The high risk business model of “Free”


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On another post here about strategic social business tools 2011 Sean Bell asked a challenging question: “Why do I believe that free (mostly meaning advertising supported) products are not user focused and paid products are”.

Here is my thinking:
As a CEO I’m obviously thinking of my business from a long term strategic point of view. And since ultimately profitability is what gives me room to grow and sustain difficult times or times of deeper investment, at least part of my strategy is focus on where the money comes from.

If it is an advertising driven business model, I focus on optimizing everything around advertising, invest in easiness of placing adds and so forth and do everything to make my advertisers happy.

If it is license model, I focus on making it easy to sign up, make the product as valuable as possible and focus my resources and fixing everything a user needs to continue to pay and is successful with our product.

1) Search engines were developed in the early 90’s. And while they improved over time, what really improved is the way advertisers can leverage the search phenomenon. There is endless reporting on who clicked when and what and how often… There is optimization on how where when those adds should appear and a whole slew of functionality that makes advertisers happy. The majority of engineering resources is obviously focused on the advertising model. Today 15+ years later, as a searcher I still get all the garbage I’m not interested in, I can’t filter my searches by certain behavior, I can’t block sites that I don’t want to see, I can’t differentiate between an online or offline offering, between academic research results versus commerce results and on it goes, I get zero reporting. We once developed a list of over 250 features a search engine should have by now – but nada.

2) LinkedIn is another example as it is a blend of advertising and pay model. The human resource / hiring part in LinkedIn is VERY well developed. The advertising part is very well developed. You get tons of statistics and reports. As an ordinary group owner for instance you get nothing. A new design was rolled over everybody and despite the standoff nothing happened. It is simply less focus and no real strategic effort. It got so far that big group owners even offered to pay if they would get their act together. Why not – it would disrupt the current business model. This is not a rant – but an explanation why certain things happen and others don’t.

3) Look at industrial media, news paper, magazines… Their business model moved from paid news paper to free news paper and an advertising model. Joe Doe in San Francisco never noticed, because he still “paid” for the San Francisco Chronicle. But the $30 a month didn’t even cover the delivery of the paper let alone production and completely ignoring content aggregation and journalism. Our Joe Doe ONLY and EXCLUSIVELY had to pay because advertisers dictated the price based on “paid circulation”. Industrial media was completely depended on advertising like a junky on heroin. Once advertising moved on to online – the media died. Ironically the Internet could be heaven to industrial media as it dramatically reduce production cost from paper to online and catapults distribution speed to instant and drives distribution cost to almost zero. But the business model was no longer news aggregation and distribution – but advertising.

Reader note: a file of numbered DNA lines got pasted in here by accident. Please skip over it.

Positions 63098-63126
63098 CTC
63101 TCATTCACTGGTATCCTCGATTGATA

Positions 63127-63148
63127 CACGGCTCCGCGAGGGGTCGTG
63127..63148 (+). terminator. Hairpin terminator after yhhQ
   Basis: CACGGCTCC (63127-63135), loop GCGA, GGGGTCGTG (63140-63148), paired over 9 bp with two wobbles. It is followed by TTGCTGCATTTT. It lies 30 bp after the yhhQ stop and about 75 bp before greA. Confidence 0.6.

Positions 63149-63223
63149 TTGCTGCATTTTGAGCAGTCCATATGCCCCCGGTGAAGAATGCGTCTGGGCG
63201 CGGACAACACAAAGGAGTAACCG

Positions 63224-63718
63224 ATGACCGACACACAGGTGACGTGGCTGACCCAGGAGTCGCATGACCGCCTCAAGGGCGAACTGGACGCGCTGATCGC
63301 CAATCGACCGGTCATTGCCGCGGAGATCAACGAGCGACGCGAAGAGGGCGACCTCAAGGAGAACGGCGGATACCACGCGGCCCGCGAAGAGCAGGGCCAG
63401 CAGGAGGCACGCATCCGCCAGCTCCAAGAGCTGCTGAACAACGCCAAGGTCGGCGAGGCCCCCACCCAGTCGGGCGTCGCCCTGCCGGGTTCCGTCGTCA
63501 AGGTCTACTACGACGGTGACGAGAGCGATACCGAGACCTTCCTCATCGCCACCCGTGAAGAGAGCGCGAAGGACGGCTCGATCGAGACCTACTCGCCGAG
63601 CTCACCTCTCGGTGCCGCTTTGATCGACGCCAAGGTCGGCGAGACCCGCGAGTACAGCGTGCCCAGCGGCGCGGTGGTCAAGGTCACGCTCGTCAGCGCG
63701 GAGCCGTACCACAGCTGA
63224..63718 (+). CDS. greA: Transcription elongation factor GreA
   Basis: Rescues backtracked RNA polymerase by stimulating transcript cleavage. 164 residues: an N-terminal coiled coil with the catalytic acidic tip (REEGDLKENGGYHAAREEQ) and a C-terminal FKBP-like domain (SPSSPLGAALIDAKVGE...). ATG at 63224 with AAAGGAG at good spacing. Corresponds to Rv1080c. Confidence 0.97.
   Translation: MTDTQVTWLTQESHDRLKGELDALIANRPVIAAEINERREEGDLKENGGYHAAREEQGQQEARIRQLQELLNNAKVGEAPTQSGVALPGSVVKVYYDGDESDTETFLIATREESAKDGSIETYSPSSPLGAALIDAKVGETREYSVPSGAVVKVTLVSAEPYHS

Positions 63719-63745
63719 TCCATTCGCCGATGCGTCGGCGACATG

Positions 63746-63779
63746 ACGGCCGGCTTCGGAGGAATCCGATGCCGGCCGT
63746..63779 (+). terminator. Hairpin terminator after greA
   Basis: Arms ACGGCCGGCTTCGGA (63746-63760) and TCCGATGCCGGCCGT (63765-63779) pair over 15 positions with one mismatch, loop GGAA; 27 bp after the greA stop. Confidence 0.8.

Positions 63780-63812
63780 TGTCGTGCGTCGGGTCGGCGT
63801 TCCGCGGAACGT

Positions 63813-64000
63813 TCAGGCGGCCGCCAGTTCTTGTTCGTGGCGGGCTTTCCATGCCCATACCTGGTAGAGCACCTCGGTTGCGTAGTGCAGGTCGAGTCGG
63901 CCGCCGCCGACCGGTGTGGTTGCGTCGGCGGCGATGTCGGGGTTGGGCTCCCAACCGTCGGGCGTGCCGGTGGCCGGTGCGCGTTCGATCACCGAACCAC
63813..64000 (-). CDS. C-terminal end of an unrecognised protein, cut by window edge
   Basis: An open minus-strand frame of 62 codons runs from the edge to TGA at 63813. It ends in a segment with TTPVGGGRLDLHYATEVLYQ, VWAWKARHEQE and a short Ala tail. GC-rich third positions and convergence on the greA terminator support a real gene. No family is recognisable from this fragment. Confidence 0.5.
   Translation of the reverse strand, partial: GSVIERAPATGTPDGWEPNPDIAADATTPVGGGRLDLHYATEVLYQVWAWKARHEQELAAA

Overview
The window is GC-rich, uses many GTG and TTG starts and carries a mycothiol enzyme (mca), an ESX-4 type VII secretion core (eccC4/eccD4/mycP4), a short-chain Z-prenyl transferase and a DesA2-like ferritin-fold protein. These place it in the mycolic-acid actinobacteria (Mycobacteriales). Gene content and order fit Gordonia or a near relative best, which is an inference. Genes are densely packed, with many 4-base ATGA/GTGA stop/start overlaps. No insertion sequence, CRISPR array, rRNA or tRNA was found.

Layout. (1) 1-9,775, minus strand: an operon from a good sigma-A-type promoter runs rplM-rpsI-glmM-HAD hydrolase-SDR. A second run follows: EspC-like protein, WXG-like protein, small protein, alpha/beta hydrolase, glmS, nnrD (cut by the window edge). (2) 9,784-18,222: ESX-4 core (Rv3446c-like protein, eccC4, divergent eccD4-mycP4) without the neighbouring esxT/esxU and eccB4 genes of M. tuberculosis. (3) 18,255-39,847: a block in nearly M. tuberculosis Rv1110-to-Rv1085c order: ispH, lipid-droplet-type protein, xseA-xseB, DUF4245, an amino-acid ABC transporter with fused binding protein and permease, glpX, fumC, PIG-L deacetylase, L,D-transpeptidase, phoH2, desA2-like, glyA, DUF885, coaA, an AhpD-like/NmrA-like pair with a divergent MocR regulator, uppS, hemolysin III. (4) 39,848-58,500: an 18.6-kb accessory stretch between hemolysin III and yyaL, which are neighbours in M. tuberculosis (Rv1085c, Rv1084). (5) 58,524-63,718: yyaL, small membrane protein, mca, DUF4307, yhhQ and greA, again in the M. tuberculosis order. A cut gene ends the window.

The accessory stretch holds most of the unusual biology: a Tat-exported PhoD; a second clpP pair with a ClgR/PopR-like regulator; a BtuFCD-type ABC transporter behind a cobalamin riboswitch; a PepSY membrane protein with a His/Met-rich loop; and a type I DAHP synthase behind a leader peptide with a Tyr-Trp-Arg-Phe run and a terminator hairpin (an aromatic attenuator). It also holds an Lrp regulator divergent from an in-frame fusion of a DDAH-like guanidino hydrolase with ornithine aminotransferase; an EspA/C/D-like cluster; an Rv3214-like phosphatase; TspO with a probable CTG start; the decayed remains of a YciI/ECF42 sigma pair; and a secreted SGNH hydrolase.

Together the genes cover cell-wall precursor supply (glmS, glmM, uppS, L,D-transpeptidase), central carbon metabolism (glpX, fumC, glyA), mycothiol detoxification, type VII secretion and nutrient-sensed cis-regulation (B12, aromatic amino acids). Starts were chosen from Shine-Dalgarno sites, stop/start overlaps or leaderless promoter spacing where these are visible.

4) on the other side, also an online software provider, has a charge only model. Zero advertising and it’s entire focus of every single resource is on making customers happy and successful. The model is clear and works well for over 12 years now.

5) Facebook and Twitter on the other hand have grown enormously but based on investors money. The business model question is still up in the air for both. If it is going to be advertising only – like it looks today, the dependency on advertisers will over time overshadow the focus on user happiness. Now if it is a consumer product on the “I don’t care as long as it is free” level, it works as long as advertisers are in – but like industrial media – it will completely control the space.

Microsoft is still a large company and Google didn’t really took over Microsoft from a strategic position point of view. But as advertising is moving from Google to Facebook, Google has a real strategic challenge and there is no sign that they can fix it. It’s not very visible today but you will see it soon. Even billions in the bank are eaten up soon if you have a billion $ cost structure against it. And once you tune it down the saying goes “When the tough gets going the going gets touch”.

Advertising as a business model is a short term success story – but when it’s over its over. Investors will drop off first then users drop of, and we wonder how could a giant like this collapse – Boston Globe, Business week…. in times where information is more important than ever before. Oh did I mention AOL?


Axel Schultze
CEO of Society3. Our S3 Buzz technology is empowering business teams to create buzz campaigns and increase mentions and reach. S3 Buzz provides specific solutions for event buzz, products and brand buzz, partner buzz and talent acquisition buzz campaigns. We helped creating campaigns with up to 100 Million in reach. Silicon Valley entrepreneur, published author, frequent speaker, and winner of the 2008 SF Entrepreneur award. Former CEO of BlueRoads, Infinigate, Computer2000.


  1. Axel – thanks for the thoughtful response. My comments were to big to try and fit here. I have posted my thoughts at my blog. Looking forward to the continued dialog.


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